We would like to thank MSISC, the College of Fine Arts, the Marjorie Barrick Museum of Art, the Paul Harris Theatre, and all of our AH’-WAH-NEE partners and collaborators for your generous support of this important and beautiful project. We encourage you to share the links to the videos of the panel discussion and performance with your students, colleagues and communities.
A conversation with Paiute artists from the Great Basin region: Noelle Garcia, Loretta Burden, and Cara Romero. Moderated by Dr. Erika Gisela Abad. Introduction of AH’-WAH-NEE Exhibition & Symposium by Fawn Douglas. Welcome by Councilwoman Alfreda Mitre, Las Vegas Paiute Tribe.
A conversation with three multi-disciplinary artists who use sculpture and performance in cultural story-telling: Fawn Douglas, Natani Notah, and Rose B. Simpson. Moderated by Dr. Erika Gisela Abad.
We Danced, We Sang, Until the Matron Came is the title of a painting by Jean LaMarr, a community artist-activist, printmaker and muralist of Paiute/Pit River ancestry with family ties to Northern Nevada and Northern California. This performance shines a light on the history and cultural impact of Native American Boarding Schools, presenting a talk by Stacey Montooth, Executive Director of the State of Nevada Indian Commission, accompanied by the art of Jean LaMarr and documentation of the Stewart Indian Boarding School, Southeast of Carson City, Nevada, culminating in a dance of resilience. Dancers: Kadie Ann Anderson (Fancy Shawl Dancer); Jared Chee-Anderson (Traditional Dancer); Sol Martinez (Jingle Dancer); and Gianna Yazzie (Fancy Shawl Dancer). This program was supported, in part, by WESTAF (the Western States Arts Federation) and the National Endowment for the Arts.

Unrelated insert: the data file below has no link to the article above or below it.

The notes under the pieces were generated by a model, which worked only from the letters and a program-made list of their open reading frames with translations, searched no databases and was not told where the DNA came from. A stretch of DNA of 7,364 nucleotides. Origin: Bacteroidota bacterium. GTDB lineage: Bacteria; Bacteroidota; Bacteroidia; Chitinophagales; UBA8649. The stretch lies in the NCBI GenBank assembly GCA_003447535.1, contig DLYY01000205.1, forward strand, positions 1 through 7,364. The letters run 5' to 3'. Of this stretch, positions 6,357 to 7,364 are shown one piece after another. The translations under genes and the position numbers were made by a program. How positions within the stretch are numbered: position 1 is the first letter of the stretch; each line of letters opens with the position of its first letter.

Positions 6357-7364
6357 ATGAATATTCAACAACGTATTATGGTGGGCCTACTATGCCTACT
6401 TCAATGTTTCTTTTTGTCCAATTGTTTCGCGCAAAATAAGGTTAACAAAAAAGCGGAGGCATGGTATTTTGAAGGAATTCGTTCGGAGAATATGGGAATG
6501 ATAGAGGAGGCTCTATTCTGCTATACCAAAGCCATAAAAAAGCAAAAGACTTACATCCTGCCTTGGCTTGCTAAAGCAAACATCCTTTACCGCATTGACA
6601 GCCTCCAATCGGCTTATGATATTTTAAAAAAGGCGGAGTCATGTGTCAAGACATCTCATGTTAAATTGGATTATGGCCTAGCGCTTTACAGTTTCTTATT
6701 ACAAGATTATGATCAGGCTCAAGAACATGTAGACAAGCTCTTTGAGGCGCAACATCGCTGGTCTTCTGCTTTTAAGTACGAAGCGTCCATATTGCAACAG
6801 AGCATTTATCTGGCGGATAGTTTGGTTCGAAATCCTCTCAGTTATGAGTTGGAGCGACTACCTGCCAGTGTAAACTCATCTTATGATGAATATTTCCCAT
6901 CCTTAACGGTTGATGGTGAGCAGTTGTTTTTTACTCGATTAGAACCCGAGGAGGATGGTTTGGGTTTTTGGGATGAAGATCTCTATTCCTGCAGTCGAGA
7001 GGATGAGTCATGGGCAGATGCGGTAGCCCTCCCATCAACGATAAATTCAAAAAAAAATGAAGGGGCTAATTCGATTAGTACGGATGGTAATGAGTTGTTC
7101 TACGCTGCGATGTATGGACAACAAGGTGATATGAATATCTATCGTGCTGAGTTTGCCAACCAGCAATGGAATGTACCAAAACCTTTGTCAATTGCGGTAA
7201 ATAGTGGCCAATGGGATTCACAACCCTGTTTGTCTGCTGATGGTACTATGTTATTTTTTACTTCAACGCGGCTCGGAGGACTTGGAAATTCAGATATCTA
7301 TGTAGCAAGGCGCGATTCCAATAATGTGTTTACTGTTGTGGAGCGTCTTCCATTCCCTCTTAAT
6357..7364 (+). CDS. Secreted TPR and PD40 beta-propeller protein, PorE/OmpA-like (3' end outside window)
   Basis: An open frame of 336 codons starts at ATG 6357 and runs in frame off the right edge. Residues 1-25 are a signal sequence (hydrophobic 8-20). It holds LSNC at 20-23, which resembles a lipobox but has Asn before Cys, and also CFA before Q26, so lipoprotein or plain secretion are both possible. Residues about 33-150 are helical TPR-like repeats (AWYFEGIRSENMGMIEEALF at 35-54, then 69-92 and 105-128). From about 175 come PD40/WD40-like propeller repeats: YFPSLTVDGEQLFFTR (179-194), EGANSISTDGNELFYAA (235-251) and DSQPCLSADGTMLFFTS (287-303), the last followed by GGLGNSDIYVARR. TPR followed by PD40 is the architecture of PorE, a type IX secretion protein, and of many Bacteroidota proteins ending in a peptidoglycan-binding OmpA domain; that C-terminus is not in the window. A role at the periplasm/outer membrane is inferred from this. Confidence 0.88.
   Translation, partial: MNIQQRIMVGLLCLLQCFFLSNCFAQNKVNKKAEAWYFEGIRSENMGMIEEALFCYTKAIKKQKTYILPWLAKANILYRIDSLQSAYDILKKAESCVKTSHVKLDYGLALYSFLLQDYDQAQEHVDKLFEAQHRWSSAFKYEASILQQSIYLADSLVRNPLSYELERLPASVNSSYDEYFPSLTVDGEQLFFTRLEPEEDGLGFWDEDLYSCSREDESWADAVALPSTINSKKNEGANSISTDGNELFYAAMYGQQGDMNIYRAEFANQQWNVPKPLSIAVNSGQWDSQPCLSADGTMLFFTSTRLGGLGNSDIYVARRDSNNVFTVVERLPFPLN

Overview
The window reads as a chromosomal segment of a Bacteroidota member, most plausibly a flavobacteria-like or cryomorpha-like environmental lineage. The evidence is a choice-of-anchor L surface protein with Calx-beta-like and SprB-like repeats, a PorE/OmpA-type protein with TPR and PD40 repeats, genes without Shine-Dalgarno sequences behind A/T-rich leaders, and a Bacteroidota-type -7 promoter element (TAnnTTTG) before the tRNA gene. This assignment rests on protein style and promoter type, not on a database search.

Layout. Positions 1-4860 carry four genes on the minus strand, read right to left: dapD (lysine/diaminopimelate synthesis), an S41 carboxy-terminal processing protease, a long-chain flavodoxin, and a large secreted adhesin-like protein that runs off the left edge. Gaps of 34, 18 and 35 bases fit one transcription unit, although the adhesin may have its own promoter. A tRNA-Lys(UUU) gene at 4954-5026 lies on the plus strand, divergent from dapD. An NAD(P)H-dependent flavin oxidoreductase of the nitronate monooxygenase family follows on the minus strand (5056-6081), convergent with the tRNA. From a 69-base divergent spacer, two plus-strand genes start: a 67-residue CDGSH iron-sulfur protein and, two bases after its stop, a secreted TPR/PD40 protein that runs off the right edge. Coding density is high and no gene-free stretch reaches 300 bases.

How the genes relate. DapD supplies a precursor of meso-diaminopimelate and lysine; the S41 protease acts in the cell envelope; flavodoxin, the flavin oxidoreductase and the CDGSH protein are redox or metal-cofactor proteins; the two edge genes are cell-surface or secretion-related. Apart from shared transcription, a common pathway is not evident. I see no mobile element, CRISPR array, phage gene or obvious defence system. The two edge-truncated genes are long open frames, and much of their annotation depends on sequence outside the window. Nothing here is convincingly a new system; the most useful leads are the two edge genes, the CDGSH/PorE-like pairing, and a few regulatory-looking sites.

- Loretta Burden, a leader in basket weaving revival arts; she teaches traditional styles while subverting weaving techniques with modern materials.
- Noelle Garcia, an artist and educator from the Klamath and Paiute tribes whose work focuses on themes of identity, family history, and recovered narratives.
- Jean LaMarr, a community artist-activist, printmaker and muralist.
- Melissa Melero-Moose, founder of the Great Basin Native Artists, who is influenced by imagery found in the Great Basin landscape, from petroglyphs to beadwork, and basketry.
- Natani Notah, who makes work that centers her Diné (Navajo) identity with impactful narratives through performance and mixed media artwork.
- Cara Romero, whose photography represents cultural memory, collective history, and lived experiences from a Native American female perspective.
- Rose B. Simpson, a mixed-media artist whose work engages ceramic sculpture, metals, fashion, performance, music, installation, writing, and custom cars. It is collected in museums across the continent and exhibited internationally.
- Roxanne Swentzell, whose clay figures represent the complete spectrum of the human spirit portraying the balance of power between male and female.
- Shelby Westika, whose digital paintings layer music, emotion, online worlds of video games, and their memories of performing in a Zuni Pueblo band.